The advice in the article is updated regularly. Scroll to the bottom of the article to see the latest on new rules on continuous payment authorities (CPAs) as they are launched. If you’re confused about your rights with CPAs, please get in touch with us.
When you give your credit or debit card details to a company and authorise them to take regular payments it’s known as a ‘recurring transaction’ or ‘continuous payment authority’ (CPA).
They work like a direct debits, but can be very difficult to cancel and they don’t offer the same guarantee if the amount or payment date changes. This means companies can take as much as they like without giving you notice.
They’re sometimes used for gym memberships and magazine subscriptions but we see them most commonly for payday loan repayments.
We’ve come across many cases where payday loan companies have refused to stop taking payments, even if the client is struggling and has already been to us for help.
We’ve also come across cases where the client’s bank or card provider has said that they’re unable to prevent the payments going through. This leaves many of our clients in financial hardship, and potentially means they could be repaying their payday loan instead of their priority debts.
Today we look at what this means for someone who’s struggling to pay back a payday loan.
Cancelling continuous payment authorities
You are within your rights to cancel a CPA with your bank either by email and phone if you’re unable to cover it. When you call your bank, ask the advisor to record your instruction to cancel. Don’t forget to ask for their name and make a note of the date and time of your call. Some banks may pass you to a different department to cancel CPA.
It’s also worth your while to get in touch with the payday lender by telephone or emailing them a copy of our cancelling continuous payment authority template letter. This will make them aware that you’ve withdrawn your permission from the bank. Again, we advise that you keep a note of the time and date you speak to the payday lender as well as the advisor’s name.
If the bank refuses to cancel the payments you can make an official complaint. The bank will have to refund any CPA payments taken, and any charges or interest that were caused by the payments being taken after you’d cancelled them. If they don’t refund you or give you a satisfactory response you can refer your case to the Financial Ombudsman Service.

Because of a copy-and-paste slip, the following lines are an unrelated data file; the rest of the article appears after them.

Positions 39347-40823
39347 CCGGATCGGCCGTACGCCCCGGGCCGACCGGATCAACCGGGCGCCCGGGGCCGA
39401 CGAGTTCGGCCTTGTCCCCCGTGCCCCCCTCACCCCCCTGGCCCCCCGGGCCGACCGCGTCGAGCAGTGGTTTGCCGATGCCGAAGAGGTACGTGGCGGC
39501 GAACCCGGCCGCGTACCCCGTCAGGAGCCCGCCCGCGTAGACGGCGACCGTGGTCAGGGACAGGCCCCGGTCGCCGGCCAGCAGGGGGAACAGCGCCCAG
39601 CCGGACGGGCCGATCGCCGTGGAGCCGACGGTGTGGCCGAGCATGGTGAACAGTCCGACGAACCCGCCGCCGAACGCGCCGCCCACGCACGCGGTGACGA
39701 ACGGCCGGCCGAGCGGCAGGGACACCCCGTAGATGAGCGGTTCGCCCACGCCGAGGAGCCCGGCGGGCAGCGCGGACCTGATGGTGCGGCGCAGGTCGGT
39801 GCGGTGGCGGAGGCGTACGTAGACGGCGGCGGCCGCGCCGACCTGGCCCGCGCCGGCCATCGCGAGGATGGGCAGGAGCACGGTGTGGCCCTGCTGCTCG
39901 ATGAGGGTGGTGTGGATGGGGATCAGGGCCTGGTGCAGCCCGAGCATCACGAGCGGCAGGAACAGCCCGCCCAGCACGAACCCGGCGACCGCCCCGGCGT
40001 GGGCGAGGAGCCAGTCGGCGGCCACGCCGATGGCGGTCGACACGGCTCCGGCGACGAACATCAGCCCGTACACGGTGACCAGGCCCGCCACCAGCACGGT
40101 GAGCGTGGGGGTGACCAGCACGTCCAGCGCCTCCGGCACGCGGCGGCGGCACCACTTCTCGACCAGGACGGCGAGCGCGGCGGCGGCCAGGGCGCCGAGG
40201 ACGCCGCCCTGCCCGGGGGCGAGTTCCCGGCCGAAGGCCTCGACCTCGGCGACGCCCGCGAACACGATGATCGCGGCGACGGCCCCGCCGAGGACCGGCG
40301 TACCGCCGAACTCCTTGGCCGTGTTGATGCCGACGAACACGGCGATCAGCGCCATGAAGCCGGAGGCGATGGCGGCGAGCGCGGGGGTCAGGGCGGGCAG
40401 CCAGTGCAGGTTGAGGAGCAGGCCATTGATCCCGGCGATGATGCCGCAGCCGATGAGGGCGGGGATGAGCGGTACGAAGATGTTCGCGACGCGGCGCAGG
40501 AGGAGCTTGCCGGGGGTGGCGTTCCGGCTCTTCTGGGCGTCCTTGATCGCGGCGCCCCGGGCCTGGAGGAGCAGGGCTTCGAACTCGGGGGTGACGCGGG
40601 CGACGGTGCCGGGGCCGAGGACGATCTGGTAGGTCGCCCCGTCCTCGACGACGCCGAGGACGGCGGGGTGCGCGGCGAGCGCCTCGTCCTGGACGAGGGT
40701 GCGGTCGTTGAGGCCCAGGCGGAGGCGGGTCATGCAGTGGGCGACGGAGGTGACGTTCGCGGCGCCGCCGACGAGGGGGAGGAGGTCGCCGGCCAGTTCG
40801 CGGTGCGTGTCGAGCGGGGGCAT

The deadline to cancel the CPA is close of business on the working day before payment is due e.g. if your payment is due out on Thursday, you have until (roughly) 5pm on Wednesday to cancel. Trying to cancel the CPA on the morning it’s due to go out is too late. We would still advise you to cancel any future payments to prevent further difficulty.
How to avoid recurring payments on a payday loan
It can be a tricky situation to get out of, so it’s sometimes best to try and avoid it all together. Here are some alternatives you can consider:
- Change to direct debit: If the company or lender has this facility then use this; direct debits are much easier to cancel and if there’s an error the bank should refund you immediately
- Pay manually: It could mean remembering to make the payment each month but it’s much safer
- Standing order: These are easy to set up and cancel because you’re in complete control.
- Prepaid cards: You top up these cards in advance much like a pay-as you-go phone. Read more about prepaid cards.
If you’re struggling to maintain payments on a payday loan or any other kind of debt, use our online counselling service Debt Remedy for free and impartial advice. We can look at all the options that might be available to you.
UPDATES (in chronological order):
Update 20th November 2012: The Office of Fair trading (OFT) is investigating several payday lenders over aggressive debt collection practices. They will also contact all 240 payday lenders highlighting their concerns over their methods. Some of these companies risk enforcement action.
Update 13th December 2012: The OFT have rules that all businesses must ensure that they fully meet their legal responsibilities when using CPAs, including that they:
- are fully transparent about terms before a consumer signs up to a CPA arrangement
- ensure the consumer has given informed consent to the use of a CPA, and do not use ‘opt out’ provisions or other means to automatically assume the consumer has given consent
- provide adequate notice of any changes to the scope of the agreed authority, such as the amount or timing of payments
- provide clear and prominent information on how to cancel a CPA.
1 July 2014 – new rules from the Financial Conduct Authority (FCA) means that payday loan companies:
- cannot rollover an outstanding payday loan balance more than twice
- must send the debtor an information sheet with contact details for various debt advice organisations. A copy of this information sheet can be seen here
- cannot make more than two attempts to deduct money from a debtor’s bank account by means of Continuous Payment Authority (CPA) unless a rollover has been agreed.
- Must now include a prominent risk warning on all financial promotions.
9th February 2015: Changes have been made to simplify the process a customer needs to follow in order to cancel a continuous payment authority (CPA):
You have the right to cancel your CPA with your bank either by telephone or email. This right is effective up until close of business on the working day before the CPA is due.
We strongly advise that you record any important details such as the name of the bank advisor you speak to as well as the date and time of the call. If the bank refuses to cancel the payments you can make an official complaint, and the bank is obliged to refund any payments taken by CPA and any charges or interest that were incurred as a result.